Reich Lab Blog

Evidence for Ebola active monitoring policies

by Nick

Posted on 03 December, 2015

Sheri Fink published this nice piece in the New York Times yesterday on the legal issues surrounding state-imposed quarantines on travelers returning from countries with widespread Ebola transmission. In addition to the toll these policies have had on the individuals who have been put under quarantine, I took away from this article that there is still a need for better data on and communication about the risks of travelers being infected with Ebola. As it happens, this is the topic of my talk today at the Epidemics5 conference.

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ASTMH 2015 Presentation: Real-time prediction of dengue fever in Thailand

by Steve

Posted on 17 November, 2015

Last week, I had the honor of presenting at the 64th Annual Meeting of the American Society of Tropical Medicine & Hygiene (ASTMH) in the well-attended Dengue: Epidemiology session. This presentation covers our work with the Thai Ministry of Public Health and Johns Hopkins University in building an infrastructure for making real-time dengue hemorrhagic fever case predictions and evaluating the performance of our predictions thus far.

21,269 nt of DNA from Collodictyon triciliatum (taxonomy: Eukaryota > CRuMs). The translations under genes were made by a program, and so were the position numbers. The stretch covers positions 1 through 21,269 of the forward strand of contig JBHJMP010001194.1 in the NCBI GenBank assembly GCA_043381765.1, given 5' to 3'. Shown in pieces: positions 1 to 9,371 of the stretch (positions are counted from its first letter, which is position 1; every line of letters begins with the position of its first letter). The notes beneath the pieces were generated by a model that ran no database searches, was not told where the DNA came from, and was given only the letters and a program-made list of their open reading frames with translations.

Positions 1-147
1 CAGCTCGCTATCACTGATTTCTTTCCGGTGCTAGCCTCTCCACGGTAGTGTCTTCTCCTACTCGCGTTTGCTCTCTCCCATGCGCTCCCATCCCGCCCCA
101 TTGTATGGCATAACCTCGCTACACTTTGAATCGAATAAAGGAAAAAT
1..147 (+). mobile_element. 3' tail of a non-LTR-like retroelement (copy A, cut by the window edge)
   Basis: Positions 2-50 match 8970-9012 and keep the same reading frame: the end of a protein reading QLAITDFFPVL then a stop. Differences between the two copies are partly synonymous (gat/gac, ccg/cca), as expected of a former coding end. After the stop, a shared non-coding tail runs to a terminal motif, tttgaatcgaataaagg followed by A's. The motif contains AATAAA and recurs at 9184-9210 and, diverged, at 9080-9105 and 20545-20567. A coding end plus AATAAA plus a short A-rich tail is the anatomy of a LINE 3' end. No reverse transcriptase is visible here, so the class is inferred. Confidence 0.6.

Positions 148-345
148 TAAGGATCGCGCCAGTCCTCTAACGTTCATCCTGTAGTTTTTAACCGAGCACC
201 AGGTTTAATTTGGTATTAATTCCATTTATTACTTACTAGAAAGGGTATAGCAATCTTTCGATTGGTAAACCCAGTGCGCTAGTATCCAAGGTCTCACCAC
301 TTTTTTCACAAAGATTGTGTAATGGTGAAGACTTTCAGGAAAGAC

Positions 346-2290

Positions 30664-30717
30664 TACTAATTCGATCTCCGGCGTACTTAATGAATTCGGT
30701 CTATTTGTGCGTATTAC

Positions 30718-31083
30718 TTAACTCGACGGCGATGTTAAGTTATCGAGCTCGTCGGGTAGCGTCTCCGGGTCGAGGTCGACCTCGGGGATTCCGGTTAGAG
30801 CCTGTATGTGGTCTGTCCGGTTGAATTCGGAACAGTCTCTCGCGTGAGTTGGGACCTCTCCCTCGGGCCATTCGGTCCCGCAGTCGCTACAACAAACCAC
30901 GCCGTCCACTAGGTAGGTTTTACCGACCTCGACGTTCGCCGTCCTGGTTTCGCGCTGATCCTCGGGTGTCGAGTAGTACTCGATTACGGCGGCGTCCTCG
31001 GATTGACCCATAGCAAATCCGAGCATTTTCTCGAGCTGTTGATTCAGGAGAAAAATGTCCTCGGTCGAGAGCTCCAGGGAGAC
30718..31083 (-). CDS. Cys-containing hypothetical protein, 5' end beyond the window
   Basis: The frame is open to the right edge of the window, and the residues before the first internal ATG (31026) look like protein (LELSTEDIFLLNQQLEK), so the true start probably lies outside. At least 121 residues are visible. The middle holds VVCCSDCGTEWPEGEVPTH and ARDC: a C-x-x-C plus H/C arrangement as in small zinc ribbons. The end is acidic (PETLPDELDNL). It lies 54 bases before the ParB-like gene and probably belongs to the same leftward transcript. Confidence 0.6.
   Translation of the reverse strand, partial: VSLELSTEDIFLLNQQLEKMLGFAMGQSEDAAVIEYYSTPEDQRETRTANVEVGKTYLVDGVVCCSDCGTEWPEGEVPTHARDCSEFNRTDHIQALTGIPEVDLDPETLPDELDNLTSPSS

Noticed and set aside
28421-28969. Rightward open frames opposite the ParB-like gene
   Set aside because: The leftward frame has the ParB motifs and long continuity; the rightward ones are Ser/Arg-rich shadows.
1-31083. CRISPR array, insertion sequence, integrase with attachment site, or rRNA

You can find the slides for the presentation here. After the jump, I’ll provide a slide-by-slide summary. To view the paper associated with this work, you can check it out on arXiv.

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Strange bedfellows: methods for predicting the NBA and flu

by Nick

Posted on 12 October, 2015

FiveThirtyEight’s new CARMELO prediction alorithm, that projects the future careers of every NBA player, has similarity with prediction methods in other fields.

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Contributing to STAN

by Nick

Posted on 10 September, 2015

In a feat of focused coding jujitsu, Krzysztof successfully put together a pull-request to the base development version of STAN.

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Dengue forecasting competition

by Nick

Posted on 17 August, 2015

The lab participated in the Dengue Forecasting Project, hosted by various federal government agencies.

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This blog was launched in the summer of 2015. We occasionally post news and other little tidbits of interest about our ongoing research.

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